Children need to have their beliefs, thoughts and feelings validated. More often than not you may notice your son or daughter feeling disheartened about a choice they made or a grade they got. I know you may say….”I wish that was my child…he doesn’t seem to care whether he makes A’s or F’s” but the truth of the matter is that 99% of all kids want to excel and if they send you the message that they don’t… it is because they come from a place of not feeling “good enough.” They have developed that hard exterior to hide their vulnerable feelings. I encourage parents to play the self-esteem game with each other and their children to increase the awareness of how often we are negative with our thoughts.
The game goes like this:
• During a family meeting, a ride in the car (when you have them captive) or a family dinner, you state your intention that the family is going to help each other have kinder, gentler thoughts.
• When a family member hears someone say, “I am stupid,” or “I can’t do that,” or “Nobody likes me” the family member is to give the time out sign and say nothing more.
• The parent or child is expected to restate the sentence in a kinder, gentler, way. I encourage Mom or Dad to make sure to have some examples that they can use to role model how to turn around a negative statement.
This might look like the following:
Mom asks Tommy to pick up his clothes and then she says, “What does it matter, you never listen to me anyway!” Dad would time her out and Mom might restate the issue by saying, “Tommy I would like you to pick up your clothes. I have made a very important request.”
Jessica asks for a new Xbox and Dad replies, “Jess, I am not made of money. The only time you are nice to me is when you are asking for something.” A timeout is given and Dad restates his position. “Jessica, I know a new Xbox is important to you and I am really good at brainstorming so let’s work together and figure out how YOU can make that happen.”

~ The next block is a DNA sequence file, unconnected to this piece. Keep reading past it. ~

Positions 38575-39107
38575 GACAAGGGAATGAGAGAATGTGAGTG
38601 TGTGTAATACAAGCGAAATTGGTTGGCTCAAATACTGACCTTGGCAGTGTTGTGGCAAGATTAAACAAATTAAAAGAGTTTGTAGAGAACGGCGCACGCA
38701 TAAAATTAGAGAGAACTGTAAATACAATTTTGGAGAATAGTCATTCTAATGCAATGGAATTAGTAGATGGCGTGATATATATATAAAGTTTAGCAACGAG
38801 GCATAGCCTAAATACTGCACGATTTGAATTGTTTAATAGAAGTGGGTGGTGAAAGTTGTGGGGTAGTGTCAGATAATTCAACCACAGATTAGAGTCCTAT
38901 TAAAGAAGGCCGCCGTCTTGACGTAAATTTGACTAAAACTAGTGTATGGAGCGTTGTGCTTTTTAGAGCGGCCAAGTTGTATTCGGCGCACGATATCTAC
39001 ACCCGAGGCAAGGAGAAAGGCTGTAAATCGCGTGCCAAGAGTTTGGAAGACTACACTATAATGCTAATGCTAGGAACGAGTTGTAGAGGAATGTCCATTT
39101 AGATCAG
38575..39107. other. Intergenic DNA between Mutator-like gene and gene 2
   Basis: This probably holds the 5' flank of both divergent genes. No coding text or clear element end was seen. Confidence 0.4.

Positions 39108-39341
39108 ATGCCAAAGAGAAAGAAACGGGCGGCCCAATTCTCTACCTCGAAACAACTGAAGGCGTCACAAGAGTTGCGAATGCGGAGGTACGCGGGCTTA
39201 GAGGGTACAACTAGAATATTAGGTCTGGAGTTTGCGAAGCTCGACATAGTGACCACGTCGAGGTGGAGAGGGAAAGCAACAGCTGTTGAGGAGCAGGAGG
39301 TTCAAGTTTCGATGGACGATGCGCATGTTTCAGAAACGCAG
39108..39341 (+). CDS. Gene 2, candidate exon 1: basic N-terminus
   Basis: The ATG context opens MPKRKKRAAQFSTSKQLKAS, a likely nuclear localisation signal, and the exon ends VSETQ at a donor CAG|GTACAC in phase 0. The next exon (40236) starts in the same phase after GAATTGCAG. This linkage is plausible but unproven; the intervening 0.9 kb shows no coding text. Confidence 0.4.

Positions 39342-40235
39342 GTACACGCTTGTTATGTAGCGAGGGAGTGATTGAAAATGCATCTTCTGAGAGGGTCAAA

Perhaps Mom hears Tiffany telling her friend, “No one will play with me at recess…No one likes me!” The timeout is given and Tiffany has to restate that and says, “I may feel lonely on the playground but I am good at making friends.”
This skill teaches your children that they will be more successful if they are more positive about how they see themselves.
Take advantage of negative self talk to instill opportunities for children to see their strengths and not rest on what they believe are their weaknesses. Developing the skill of positive self-talk is critical to good self-esteem. But it doesn’t just happen. Parents have to teach children how to practice the skill and work at it diligently.
How would confidence be affected if your family participated in daily activities like the self-esteem game to remind each other of one’s strengths and the things that are working well in everyone’s life as opposed to what might not be going as planned?
Learning to use kinder, gentler thoughts is a great family exercise and will create a sense of self-esteem that feeds mastery which will reap many positive rewards. Besides helping your children, it will also get you to be kinder to yourself too!
Carol Juergensen Sheets, LCSW PCC is a psychotherapist and personal life coach. SHe does motivational speaking and empowerment trainings locally and nationally. To find out more about her services, contact her at www.carolthecoach.com or call her at 317-218-3479. You can watch Carol the Coach segments on WTHR's Channel 13 Wednesdays at 12:50PM.